Impossible Witness: Israeli Visuality, Palestinian Testimony and the Gaza War
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This article studies Israeli news coverage (chiefly via newspapers and television) of the Gaza war of 2008-2009, with a focus on what the national media withheld from its consuming publics - namely, depiction of the extent of Israeli-inflicted violence upon Gazan people and infrastructure. At the core of this article is a study of an anomalous instance of Palestinian testimonial which was broadcast live on Israeli national television - this in an Israeli media context in which Palestinian eyewitness accounts were largely occluded from public view. How, the article asks, are we to make sense of this scene of televised Palestinian trauma and the enormous attention it garnered among Israeli publics? The author's reading detours through the work of Israeli cultural theorist Ariella Azoulay with her insistence that the study of images and visuality in the Israeli context be attentive to the inextricable interplay between ways of seeing and national ideologies. In conclusion, the author proffers a reading which folds this scene of televised testimonial back into the hegemonic Israeli field of perception. © 2012 Copyright Taylor and Francis Group, LLC.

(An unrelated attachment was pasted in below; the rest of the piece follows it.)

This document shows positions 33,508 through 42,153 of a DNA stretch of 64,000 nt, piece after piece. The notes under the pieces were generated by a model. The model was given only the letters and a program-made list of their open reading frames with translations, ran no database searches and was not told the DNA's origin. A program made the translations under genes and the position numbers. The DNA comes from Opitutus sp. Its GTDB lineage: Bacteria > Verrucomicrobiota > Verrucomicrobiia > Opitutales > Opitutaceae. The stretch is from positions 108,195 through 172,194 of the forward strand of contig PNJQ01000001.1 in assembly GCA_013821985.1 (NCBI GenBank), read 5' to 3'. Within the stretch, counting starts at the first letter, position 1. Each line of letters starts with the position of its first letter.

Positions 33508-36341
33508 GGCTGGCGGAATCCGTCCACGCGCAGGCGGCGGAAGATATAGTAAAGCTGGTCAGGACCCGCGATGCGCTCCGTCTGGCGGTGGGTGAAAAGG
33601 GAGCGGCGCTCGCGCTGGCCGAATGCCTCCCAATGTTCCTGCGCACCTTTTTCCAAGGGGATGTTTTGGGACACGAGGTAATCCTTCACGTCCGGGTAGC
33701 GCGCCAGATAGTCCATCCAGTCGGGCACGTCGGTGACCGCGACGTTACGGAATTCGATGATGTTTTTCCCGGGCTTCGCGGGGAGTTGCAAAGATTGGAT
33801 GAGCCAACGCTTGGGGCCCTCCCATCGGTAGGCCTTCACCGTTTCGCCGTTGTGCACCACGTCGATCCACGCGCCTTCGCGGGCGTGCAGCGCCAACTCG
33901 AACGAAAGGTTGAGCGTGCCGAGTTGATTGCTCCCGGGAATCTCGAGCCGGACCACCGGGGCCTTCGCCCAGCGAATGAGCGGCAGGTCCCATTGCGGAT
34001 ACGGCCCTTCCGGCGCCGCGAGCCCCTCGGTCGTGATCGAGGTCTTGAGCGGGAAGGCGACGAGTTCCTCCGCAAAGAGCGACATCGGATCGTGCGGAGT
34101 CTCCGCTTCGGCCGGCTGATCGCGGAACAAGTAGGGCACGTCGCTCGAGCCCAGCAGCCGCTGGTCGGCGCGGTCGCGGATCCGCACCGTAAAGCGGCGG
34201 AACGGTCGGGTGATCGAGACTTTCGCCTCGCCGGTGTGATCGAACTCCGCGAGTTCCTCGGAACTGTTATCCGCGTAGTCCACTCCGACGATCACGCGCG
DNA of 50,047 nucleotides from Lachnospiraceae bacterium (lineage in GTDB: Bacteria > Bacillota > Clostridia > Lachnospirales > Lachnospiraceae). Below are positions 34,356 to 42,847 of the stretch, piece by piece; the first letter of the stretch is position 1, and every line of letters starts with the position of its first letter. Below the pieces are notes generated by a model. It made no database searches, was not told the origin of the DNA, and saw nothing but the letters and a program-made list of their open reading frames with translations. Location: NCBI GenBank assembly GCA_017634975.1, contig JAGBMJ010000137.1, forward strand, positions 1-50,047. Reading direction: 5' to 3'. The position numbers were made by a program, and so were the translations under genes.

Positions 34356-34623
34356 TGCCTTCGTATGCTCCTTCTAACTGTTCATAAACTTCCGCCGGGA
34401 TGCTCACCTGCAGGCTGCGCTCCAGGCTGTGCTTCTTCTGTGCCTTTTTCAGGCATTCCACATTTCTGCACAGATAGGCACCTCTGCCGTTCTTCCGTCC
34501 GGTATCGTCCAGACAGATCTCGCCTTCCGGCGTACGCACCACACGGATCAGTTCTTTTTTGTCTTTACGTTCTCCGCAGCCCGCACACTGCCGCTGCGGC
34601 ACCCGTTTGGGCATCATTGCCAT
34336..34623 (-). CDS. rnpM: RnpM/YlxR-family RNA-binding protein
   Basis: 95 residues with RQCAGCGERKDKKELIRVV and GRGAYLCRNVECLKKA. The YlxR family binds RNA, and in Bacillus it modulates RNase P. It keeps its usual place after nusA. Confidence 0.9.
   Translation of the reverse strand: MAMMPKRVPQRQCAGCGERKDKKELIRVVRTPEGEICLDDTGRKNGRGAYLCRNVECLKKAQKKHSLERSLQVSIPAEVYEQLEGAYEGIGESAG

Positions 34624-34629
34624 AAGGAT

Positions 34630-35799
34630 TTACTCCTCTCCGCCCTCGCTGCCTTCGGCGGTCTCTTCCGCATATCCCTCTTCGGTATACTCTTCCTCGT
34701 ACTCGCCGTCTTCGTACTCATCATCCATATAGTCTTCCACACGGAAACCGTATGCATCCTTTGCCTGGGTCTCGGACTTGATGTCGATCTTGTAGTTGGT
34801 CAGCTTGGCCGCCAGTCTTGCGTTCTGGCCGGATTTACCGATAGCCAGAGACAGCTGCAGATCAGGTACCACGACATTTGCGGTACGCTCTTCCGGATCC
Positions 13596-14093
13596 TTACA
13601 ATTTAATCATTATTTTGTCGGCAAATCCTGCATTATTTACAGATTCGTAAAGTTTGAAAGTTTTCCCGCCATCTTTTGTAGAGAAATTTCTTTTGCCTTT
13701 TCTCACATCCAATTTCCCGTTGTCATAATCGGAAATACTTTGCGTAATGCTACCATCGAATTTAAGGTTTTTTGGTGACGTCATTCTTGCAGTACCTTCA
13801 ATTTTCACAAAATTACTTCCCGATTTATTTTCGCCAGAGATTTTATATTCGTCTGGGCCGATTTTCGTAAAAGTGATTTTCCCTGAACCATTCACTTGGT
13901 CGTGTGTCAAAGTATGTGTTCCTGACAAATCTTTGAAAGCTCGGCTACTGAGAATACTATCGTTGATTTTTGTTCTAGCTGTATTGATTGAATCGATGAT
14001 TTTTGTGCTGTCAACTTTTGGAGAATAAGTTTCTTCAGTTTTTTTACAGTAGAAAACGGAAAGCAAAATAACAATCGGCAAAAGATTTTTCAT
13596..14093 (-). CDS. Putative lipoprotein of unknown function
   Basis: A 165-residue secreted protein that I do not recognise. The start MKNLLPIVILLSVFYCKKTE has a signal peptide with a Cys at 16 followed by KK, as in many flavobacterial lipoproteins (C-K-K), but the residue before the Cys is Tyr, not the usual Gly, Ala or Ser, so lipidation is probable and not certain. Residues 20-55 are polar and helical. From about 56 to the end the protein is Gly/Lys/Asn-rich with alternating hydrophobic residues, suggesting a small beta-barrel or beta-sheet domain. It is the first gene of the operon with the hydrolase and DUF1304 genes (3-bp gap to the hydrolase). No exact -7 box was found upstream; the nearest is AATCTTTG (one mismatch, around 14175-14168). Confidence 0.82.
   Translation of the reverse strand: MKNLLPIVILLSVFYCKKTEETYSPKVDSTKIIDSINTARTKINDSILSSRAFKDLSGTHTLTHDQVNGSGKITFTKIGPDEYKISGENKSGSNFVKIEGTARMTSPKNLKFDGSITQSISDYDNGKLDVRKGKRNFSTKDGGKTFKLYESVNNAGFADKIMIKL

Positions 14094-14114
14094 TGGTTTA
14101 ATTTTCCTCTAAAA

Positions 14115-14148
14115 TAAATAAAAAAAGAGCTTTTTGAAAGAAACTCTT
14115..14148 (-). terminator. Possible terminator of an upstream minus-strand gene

Published Version (Please cite this version)
Stein, RL (2012). Impossible Witness: Israeli Visuality, Palestinian Testimony and the Gaza War. Journal for Cultural Research, 16(2-3). pp. 135–153. 10.1080/14797585.2012.647749 Retrieved from https://hdl.handle.net/10161/6688.
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